A report from Wells Fargo Securities shows a “record drop” in consumer credit this summer. “Despite the cash-for-clunkers program starting in the last week of July, nonrevolving credit fell at a staggering 11.7 percent annualized pace,” analyst Yasmine Kamaruddin wrote. Indeed, much of the decline was attributed to a spike in charge offs, which points to the ongoing, widespread distress in economic life.
But here’s the thing, and it’s very simple. The reason that major sectors of the economy such as autos and housing have suffered historic declines — indeed in some cases been on the verge of collapse — is that consumers suddenly stopped buying what companies were selling. Certainly, much of this pull back can be explained by growing joblessness and fear about the future. But I suspect that there’s also a cultural shift going on, which may continue long after the economy bounces back. In the future, we may see less consumption, especially for things like the McMansions and oversized SUVs, because people are learning about what they really need. Now in fact, you may have a large family and good reason to live in a large house. Or you may be a rancher or a tradesman have a perfectly suitable need for a large truck. But too much of what the American consumer was buying in recent years was inexplicably “super sized.” So, if we are indeed undergoing a shift in priorities, learning to live within or below our means, that can only be a good thing in the long run.
This cultural shift is in the hands of consumers and is vastly more powerful than if “nanny state” government officials had attempted to manage it from the top down through legal mechanisms such as luxury taxes or excise taxes, which often have a moral rationale. Whether you agree on the moral justification or not. So, why not a “sin tax” on soda pop, as President Obama is suggesting.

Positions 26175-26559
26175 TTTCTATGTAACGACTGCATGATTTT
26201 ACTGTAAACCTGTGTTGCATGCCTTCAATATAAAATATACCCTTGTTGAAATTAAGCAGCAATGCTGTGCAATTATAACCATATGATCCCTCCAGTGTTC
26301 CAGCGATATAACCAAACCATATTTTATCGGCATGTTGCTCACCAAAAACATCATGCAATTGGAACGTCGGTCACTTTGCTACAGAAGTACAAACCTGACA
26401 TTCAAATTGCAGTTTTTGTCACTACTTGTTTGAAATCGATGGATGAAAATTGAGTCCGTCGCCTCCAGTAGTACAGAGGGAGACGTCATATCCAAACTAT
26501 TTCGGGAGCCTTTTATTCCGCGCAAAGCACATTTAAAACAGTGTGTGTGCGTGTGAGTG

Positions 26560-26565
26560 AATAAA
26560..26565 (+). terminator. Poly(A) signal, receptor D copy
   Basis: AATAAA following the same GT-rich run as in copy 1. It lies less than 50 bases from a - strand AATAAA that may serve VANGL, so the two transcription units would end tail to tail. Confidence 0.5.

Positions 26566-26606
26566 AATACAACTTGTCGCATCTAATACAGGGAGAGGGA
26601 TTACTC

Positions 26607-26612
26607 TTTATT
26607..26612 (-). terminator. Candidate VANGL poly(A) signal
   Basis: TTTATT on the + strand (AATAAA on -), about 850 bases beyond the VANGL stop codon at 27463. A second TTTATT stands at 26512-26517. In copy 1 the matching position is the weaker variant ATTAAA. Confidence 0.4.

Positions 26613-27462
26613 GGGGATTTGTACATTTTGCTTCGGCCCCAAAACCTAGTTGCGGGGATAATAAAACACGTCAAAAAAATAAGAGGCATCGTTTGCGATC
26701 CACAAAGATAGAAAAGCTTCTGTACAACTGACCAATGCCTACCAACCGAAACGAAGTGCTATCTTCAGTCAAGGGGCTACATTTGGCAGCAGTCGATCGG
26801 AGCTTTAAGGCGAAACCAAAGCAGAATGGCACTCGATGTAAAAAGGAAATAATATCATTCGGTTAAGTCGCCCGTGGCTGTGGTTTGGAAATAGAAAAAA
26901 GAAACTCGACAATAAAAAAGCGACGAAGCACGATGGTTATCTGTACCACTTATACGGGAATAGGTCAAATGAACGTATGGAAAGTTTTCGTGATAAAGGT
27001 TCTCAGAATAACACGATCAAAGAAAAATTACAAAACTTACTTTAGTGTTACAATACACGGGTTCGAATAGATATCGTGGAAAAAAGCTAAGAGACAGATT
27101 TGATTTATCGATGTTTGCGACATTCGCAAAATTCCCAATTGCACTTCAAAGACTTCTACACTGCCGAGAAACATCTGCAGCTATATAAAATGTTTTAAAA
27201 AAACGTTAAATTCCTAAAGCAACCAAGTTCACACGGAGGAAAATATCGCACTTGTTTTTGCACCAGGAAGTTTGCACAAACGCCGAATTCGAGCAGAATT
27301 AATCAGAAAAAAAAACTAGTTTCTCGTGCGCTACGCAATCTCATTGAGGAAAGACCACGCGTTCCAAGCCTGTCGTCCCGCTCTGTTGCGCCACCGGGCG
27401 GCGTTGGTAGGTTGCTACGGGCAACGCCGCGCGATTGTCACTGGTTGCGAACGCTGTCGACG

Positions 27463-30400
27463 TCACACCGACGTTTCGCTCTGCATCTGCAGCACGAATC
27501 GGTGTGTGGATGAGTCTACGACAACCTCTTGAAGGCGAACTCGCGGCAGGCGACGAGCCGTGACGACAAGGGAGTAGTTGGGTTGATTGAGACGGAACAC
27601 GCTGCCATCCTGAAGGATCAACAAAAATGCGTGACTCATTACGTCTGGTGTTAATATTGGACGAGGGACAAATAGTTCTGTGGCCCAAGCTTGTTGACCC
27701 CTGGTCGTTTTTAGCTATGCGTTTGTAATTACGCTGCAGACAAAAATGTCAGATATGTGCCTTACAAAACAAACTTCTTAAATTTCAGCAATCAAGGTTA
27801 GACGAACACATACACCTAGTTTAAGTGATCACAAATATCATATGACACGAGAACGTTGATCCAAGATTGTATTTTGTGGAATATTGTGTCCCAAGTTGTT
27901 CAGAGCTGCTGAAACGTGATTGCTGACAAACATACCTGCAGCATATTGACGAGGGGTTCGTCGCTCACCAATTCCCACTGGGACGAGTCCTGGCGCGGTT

At any rate, the people who are running government in Washington right now aren’t the sort of tutors we need for learning how to live within our means.
The Church has a role here. By teaching us that asceticism can be practiced not just on a mountain top, but in every day life, we can learn shed those material things that threaten to enslave us. And we do this freely and powerfully — without demonizing and scapegoating abstract impersonal forces like “the market” or “globalization” as the sources of materialism.
A good exposition of the power of every day ascetism is found in Ecumenical Patriarch Bartholomew’s 2008 book, Encountering the Mystery, in the chapter on “The Way of Ascesis.”
When we think of ascetism or discipline, we imagine such things as fasting, vigils, and rigorous practices. In the words of Abba Isaac the Syrian (ca. 700): “No one ascends to heaven with comfort.” There can be no ascent without ascesis. That is indeed part of what is involved; but it is not the whole story. Ascesis involves a display of what in The Philokalia and other classics of the Orthodox spiritual life is called frugality or self-restraint (enkrateia). We are to exercise a form of voluntary self-limitation in order to overcome self-sufficiency in our lifestyle, making the crucial distinction between what we want and we we in fact need.
Only through self-denial, through a willingness to forgo and say “no” or “enough,” will we be able to rediscover what it means to be truly human. Ultimately, the spirit of ascesis is less a judgment on the material goods of the world than a way of liberation from the stress and anguish that result from the desire to “have more.” It is the key to freedom from the gridlock of consumerism (cf. 1 Tim. 6:9-10)